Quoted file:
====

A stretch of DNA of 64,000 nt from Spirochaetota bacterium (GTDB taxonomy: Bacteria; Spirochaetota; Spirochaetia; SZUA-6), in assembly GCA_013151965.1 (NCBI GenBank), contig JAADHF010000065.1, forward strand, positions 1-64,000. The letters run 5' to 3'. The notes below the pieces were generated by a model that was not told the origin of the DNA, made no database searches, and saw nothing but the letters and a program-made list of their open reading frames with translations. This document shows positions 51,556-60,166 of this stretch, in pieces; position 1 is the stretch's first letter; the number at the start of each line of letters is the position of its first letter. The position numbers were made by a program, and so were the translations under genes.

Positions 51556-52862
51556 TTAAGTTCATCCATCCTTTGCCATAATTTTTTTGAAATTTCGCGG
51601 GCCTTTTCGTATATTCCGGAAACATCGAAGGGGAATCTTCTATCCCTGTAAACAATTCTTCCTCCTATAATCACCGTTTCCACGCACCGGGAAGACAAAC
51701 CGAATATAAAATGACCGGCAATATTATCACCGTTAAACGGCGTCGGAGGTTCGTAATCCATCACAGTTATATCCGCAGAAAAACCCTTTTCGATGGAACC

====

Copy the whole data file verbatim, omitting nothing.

A stretch of DNA of 64,000 nt from Spirochaetota bacterium (GTDB taxonomy: Bacteria; Spirochaetota; Spirochaetia; SZUA-6), in assembly GCA_013151965.1 (NCBI GenBank), contig JAADHF010000065.1, forward strand, positions 1-64,000. The letters run 5' to 3'. The notes below the pieces were generated by a model that was not told the origin of the DNA, made no database searches, and saw nothing but the letters and a program-made list of their open reading frames with translations. This document shows positions 51,556-60,166 of this stretch, in pieces; position 1 is the stretch's first letter; the number at the start of each line of letters is the position of its first letter. The position numbers were made by a program, and so were the translations under genes.

Positions 51556-52862
51556 TTAAGTTCATCCATCCTTTGCCATAATTTTTTTGAAATTTCGCGG
51601 GCCTTTTCGTATATTCCGGAAACATCGAAGGGGAATCTTCTATCCCTGTAAACAATTCTTCCTCCTATAATCACCGTTTCCACGCACCGGGAAGACAAAC
51701 CGAATATAAAATGACCGGCAATATTATCACCGTTAAACGGCGTCGGAGGTTCGTAATCCATCACAGTTATATCCGCAGAAAAACCCTTTTCGATGGAACC